Thinking of the bounty of August gardens, I had tomatoes on my mind when I turned to a gorgeous photograph of Roasted Tomato- Basil Soup in Ina Garten’s Barefoot Contessa Cookbook. “M-m-m-m …look at this tomato soup,” I said. Without looking up from her Sara Foster cookbook, Sallye snapped “Men don’t like cold soup.” “Oh”..I said and considered the very real possibility that she knew some universal secret I didn’t know. In my ignorance I had no idea men didn’t like cold soup. Most of the men who sat at my table over the years – including my ex-husband – seemed to enjoy my cooking. I went back to the cookbooks and before long proposed an outline of a menu. “Eggplant are pretty right now. I think I’ll grill some eggplant.” Guess what she said? Yep, she said, “Men don’t like eggplant, I’d stick with the yellow squash and zucchini.” Sallye’s not a frivolous type who makes such pronouncements lightly so I took her at her word. No eggplant. "Do you think they like peach pie?" I asked hopefully. After agreeing on a menu of comfort food – “Man Food” – we happily began working on a grocery list and dividing up duties. Still, I was perplexed.
Fast-forward 24 hours to the Sunday lunch table where my parents and I discussed the events of the past week and the inevitable question was posed, “What do you have going on next week?” Of course my mother was pleased as punch when I announced that three men were coming to dinner. “What are you cooking?” she asked. I recited the menu of roast chicken, sliced tomatoes with homemade mayonnaise, grilled squashes and grilled sweet corn salad and peach pie. “Men don’t like cold salads,” my mother retorted, “I’d go with creamed corn.”
My confidence shaken to the core, I realized I have no idea what men like…or more accurately, what women perceive men like. I felt hopeless and hapless, bumbling clueless through life. Somehow I had missed a great secret passed down through the history of womankind – and all women knew it but me. I imagined life without cold tomato soup, eggplant and corn salad. I envisioned playing a guessing game every day spinning the culinary roulette wheel to land on just the dish for dinner that “men like.” It wasn't a world I wanted to inhabit.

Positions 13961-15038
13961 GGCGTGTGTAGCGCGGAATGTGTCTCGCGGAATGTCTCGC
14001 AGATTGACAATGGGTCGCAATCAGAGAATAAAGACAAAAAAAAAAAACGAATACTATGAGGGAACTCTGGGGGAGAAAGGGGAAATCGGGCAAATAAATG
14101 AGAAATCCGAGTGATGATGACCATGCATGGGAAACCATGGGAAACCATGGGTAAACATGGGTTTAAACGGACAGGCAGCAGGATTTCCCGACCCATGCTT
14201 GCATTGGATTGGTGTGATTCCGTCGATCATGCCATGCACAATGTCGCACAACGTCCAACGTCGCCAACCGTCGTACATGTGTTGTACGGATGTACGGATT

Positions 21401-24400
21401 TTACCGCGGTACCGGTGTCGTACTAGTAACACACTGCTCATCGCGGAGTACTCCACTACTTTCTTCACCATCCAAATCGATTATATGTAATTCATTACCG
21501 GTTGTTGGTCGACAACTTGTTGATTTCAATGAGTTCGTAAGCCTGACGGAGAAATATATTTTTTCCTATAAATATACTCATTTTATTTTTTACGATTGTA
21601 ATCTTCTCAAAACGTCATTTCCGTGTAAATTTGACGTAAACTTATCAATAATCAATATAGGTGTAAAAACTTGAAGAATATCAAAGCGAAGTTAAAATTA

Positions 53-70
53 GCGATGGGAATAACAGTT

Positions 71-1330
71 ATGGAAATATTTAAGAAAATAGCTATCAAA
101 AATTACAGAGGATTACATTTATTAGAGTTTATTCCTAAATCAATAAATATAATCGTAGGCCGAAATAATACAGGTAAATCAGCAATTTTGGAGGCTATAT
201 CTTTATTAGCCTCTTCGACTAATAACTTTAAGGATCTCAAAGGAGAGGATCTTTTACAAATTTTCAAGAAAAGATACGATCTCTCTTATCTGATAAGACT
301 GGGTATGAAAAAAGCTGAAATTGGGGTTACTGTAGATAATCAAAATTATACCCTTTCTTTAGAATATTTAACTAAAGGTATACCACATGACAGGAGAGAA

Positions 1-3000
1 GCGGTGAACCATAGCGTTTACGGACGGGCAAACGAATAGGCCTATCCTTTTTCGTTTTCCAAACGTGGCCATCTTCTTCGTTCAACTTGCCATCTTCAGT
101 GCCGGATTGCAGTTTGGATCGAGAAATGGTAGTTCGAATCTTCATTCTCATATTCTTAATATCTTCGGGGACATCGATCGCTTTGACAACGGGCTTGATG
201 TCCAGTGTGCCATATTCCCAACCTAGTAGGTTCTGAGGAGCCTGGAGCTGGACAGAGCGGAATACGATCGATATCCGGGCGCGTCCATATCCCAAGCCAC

After thinking it over, I decided that what men like is women who cook. They appreciate the love and intent that goes onto a plate when fresh vegetables are chosen at the market and pie crust is made by hand. They like the smell of food cooking in the oven and the warmth of family and friends gathered around the table. They’re grateful when dinner doesn’t come in a white paper bag or a square cardboard box. They like all the same things about cooking, meals and mealtimes that women like.
An hour before our guests arrived, my mother stopped by to help set the table. After we cut flowers for a centerpiece and gathered all the elements of a proper place setting, I presented her with two choices of placemats. “Go with this one,” she said, “men like neutral colors.”
Monday, August 16, 2010
Our destination was a fundraising event billed as a 50/50/50 dinner. There were 50 people paying $50 to dine on food grown within a 50 mile radius. And just to add another bit of synchronicity, we drove 50 + 50 + 50 miles to get there. The 150 mile distance wasn’t a problem for this group because as foodies we agreed that we’d traveled a lot farther for a lot less. And not having a place at THIS table….well, it was unthinkable.
We came to the table on Lake Wylie to celebrate Molly O’Neills epic portrait of America at the table. One Big Table, which will be released by Simon & Schuster in November, is a 900 page tome that includes 800 recipes along with oral histories, photographs and illustrations. Molly’s massive project was 10 years, thousands of miles and 20,000 recipes – mostly gathered from potlucks across the country - in the making.